Pensive Frog

A melange of cooking, baking, knitting, craftyness, and TV-aholicism.

Friday, December 31, 2004

Finally Found It

My camera has re-emerged, so here's a pic of the finished Coronet hat. The color is wildly inaccurate - it's actually a dark teal color. The pattern worked ok, but I had to do three fewer repeats on the cabled band to get the required length. That meant fewer available stitches to pick up around the band for the crown of the hat, but I think it turned out nicely. Did I mention how soft it is?


Thursday, December 30, 2004

Questions, Questions

Well, still looking for my camera, so no new pix. I know it made it back from vacation, because we scavenged its batteries to use in the TV remote just the other day. So we'll have to make do with some verbal artistry. Cough. Anyway, I tried to get a start on the Clapotis, but it ended in disaster. I had completed about 50 rows, when I suddenly had 3 stitches where there should have been one. I ripped back a few rows to try to get past the mistake, and then a few rows more. I thought I was on the right track, but the column of twisted stitches was offset by one stitch from my previous work. Three TiVo'd episodes of Gilmore Girls later, I was back at the begininng. I'm not very good at ripping back and picking up my knitting in the middle, it's definitely something I have to work on. This piece is especially challenging, with its yarn overs, twisted stitches, and steady stream of increases. I'll give it a rest and start again later. So that brings me to a question posed by a reader a few weeks ago - what does the name "pensive frog" have to do with cooking, crafting, and the other things this blog is supposedly about? Now, many of my favorite blogs have titles that are utter non sequiturs, but there is no such thing as a dumb question (I suppose). While a pensive frog could be a thoughtful amphibian, it also describes the process of thoughtfully considering the horrible mess one has made of one's knitting, then slowly, reluctantly, perhaps even hopefully ripping the completed work into its constituent yarn. And, for the uninitiated, "frogging" is knitting jargon for "unraveling" (rip it, rip it = ribbit, ribbit). I didn't make it up, so it is what it is. Next question: someone else asked me for tips on the lined and zippered Kureyon pouch. I think I cast on 30 stitches on 10.5 needles, and I knitted until I had a loooooong rectangle (like a mini-scarf). I then folded it over and sewed it into a pita pocket thingy. The procedure of adding the lining and zipper consisted mainly of eyeballing, holding in place, cutting, re-cutting, and sloppy basting stitches. I'm not a seamstress, but if I can do it, anyone certainly can. Soft focus pictures also help a lot.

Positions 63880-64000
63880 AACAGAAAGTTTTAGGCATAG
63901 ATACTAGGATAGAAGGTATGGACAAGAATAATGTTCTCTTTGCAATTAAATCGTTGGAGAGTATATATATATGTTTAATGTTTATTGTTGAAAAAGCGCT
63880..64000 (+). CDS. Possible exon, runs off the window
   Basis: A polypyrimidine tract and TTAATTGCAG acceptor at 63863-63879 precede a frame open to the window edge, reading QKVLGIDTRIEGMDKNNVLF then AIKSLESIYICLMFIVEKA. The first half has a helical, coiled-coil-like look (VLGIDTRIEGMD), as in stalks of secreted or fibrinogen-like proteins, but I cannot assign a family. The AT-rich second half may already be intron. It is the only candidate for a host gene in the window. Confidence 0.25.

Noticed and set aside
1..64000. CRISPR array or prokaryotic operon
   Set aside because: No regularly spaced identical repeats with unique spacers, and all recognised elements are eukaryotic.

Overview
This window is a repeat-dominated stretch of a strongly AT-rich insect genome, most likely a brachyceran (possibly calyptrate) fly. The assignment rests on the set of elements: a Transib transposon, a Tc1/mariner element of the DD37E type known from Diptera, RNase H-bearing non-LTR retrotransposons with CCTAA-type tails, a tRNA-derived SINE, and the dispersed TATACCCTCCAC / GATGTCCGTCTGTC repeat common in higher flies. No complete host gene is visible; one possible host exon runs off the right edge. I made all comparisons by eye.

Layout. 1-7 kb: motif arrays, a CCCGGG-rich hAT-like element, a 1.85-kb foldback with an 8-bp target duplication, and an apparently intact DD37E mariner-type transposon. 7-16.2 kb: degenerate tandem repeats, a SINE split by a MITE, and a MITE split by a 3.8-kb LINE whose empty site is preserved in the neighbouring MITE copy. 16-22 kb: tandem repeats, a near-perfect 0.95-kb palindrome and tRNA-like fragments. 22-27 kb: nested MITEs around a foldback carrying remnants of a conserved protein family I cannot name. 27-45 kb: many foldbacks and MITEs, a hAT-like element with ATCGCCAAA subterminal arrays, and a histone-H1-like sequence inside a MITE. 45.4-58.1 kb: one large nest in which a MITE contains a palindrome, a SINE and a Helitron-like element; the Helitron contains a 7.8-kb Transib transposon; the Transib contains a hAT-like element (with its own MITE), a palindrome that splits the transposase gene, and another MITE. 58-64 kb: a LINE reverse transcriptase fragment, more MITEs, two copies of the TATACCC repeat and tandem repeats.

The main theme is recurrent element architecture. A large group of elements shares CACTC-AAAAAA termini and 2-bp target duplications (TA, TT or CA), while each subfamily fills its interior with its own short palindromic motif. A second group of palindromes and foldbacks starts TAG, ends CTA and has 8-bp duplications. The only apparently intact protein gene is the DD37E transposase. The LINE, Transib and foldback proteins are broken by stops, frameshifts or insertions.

Wednesday, December 29, 2004

Back from away

I'm back from vacation, and I ended up abandoning my plans to tackle Clapotis on the road. I'm not very good at working complicated patterns while carrying on conversations, and that's what visiting family for the holidays is all about. I did complete the cashmerino Coronet, photos to be posted as soon as I unearth the digicam from the wreckage that is our condo. In food news, last night we made bubble tea at home! We made vanilla Earl Grey milk tea with rainbow bubbles, it worked quite well. Okay, this is dull without photos, so I'll work on finding that camera!